Voting on new junta constitution in Mali ends
Critics are arguing that the new constitution gives excessive powers to the President.
Voting concluded in Mali on Sunday on a new constitution in the ruling junta's first electoral test, with insecurity and political disagreement hindering voting in some areas.
Malians earlier in the day headed to the polls to vote on a new drafting constitution that the military leadership says is a step toward elections for civilian rule restoration in 2024.
Due to the wave of violence that Mali is witnessing, voter participation in the country of 21 million people was projected to be low. Voting began at 7 am local time, with results due within 72 hours.
In a speech televised on Saturday, Mali's temporary president Colonel Assimi Goita stated that the suggested constitution would "provide for a better-organized executive power while maintaining the necessary balance with the legislative power," adding that it is "(paving) the way for a new Mali."
"I am convinced this referendum will pave the way for a new Mali, a strong Mali, an efficient Mali, a Mali in the service of the well-being of its population," Goita stated.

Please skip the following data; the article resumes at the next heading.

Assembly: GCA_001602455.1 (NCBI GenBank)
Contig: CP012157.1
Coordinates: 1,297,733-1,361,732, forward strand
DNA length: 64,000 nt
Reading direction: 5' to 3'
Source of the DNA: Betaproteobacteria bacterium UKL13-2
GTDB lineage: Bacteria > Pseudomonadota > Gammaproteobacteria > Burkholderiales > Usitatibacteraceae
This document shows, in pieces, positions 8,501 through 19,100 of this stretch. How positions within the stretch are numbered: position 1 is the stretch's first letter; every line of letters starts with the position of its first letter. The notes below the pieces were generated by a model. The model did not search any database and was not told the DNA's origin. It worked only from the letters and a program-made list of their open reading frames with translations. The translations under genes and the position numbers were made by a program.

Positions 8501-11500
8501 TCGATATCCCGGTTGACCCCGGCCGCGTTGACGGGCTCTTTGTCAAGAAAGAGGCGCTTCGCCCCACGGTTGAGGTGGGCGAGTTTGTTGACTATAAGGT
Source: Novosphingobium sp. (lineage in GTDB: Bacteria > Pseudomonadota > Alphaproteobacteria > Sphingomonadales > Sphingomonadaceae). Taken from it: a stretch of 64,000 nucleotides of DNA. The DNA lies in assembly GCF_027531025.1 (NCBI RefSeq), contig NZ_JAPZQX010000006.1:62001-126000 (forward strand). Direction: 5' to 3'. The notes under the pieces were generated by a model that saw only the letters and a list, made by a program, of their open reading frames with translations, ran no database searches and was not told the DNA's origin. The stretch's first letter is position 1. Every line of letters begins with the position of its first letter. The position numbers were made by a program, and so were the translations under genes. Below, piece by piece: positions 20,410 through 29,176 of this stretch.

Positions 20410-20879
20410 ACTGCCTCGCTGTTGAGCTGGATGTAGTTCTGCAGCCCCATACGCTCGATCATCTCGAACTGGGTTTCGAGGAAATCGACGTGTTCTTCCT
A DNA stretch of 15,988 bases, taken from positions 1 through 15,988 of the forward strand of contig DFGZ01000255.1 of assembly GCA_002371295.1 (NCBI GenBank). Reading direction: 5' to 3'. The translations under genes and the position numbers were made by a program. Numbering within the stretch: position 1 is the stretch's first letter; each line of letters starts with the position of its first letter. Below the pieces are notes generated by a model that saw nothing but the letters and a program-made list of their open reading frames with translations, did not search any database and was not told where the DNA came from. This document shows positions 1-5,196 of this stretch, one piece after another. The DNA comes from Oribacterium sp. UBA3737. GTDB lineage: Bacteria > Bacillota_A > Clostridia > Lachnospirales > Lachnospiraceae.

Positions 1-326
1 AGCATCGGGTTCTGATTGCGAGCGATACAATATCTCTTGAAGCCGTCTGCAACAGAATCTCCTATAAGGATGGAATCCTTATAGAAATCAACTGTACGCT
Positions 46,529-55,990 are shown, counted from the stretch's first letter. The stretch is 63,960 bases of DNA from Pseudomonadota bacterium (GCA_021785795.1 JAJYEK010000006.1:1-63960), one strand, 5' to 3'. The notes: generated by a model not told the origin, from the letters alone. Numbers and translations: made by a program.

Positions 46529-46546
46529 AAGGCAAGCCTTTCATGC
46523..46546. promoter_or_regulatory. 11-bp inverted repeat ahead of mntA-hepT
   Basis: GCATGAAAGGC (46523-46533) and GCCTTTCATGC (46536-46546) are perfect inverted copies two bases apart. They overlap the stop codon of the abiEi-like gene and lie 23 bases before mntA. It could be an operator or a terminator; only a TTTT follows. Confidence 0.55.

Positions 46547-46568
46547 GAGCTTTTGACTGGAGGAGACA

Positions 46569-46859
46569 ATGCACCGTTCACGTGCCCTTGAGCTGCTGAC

Mali is now ruled by the military junta who took over in a coup in 2020. Nine months later, a second coup took control of the African nation from an interim civilian administration that had been in existence at the time.
The drafted constitution would establish a two-chamber legislative system, with a Senate added to the previously existing National Assembly. It would also give the president of Mali additional legislative power, a plan that has sparked political discussion in Bamako amid concerns that it gives the President too much power.
Goita has not made it clear if he wants to run for the presidency. The country is expected to vote for a president next February.
The Constitution now in effect since 1992 states that "the government determines and conducts the policy of the nation." According to the proposed new constitution, Mali's government will "conduct the policy of the nation determined by the president."
The junta's opponents have urged Malians to reject the constitution while Imam Mahmoud Dicko, a former supporter-now-turned-critic stated on Friday that “justice, democracy, human rights, and the rule of law” are under attack in the country.
In comments made to The Independent, Dicko questioned, “What kind of democracy are we talking about?,” adding, “What rule of law is there in a country where justice is used by the military to repress people?”